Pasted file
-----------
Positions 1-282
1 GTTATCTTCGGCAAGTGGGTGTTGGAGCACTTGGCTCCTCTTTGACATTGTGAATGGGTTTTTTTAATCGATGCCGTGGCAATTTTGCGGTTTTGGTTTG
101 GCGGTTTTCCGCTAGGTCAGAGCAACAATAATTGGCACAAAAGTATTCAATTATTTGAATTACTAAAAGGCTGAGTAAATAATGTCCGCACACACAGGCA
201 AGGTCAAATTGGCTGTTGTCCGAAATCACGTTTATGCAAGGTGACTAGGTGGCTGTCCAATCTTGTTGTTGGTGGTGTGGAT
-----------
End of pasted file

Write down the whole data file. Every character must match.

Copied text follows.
Positions 1-282
1 GTTATCTTCGGCAAGTGGGTGTTGGAGCACTTGGCTCCTCTTTGACATTGTGAATGGGTTTTTTTAATCGATGCCGTGGCAATTTTGCGGTTTTGGTTTG
101 GCGGTTTTCCGCTAGGTCAGAGCAACAATAATTGGCACAAAAGTATTCAATTATTTGAATTACTAAAAGGCTGAGTAAATAATGTCCGCACACACAGGCA
201 AGGTCAAATTGGCTGTTGTCCGAAATCACGTTTATGCAAGGTGACTAGGTGGCTGTCCAATCTTGTTGTTGGTGGTGTGGAT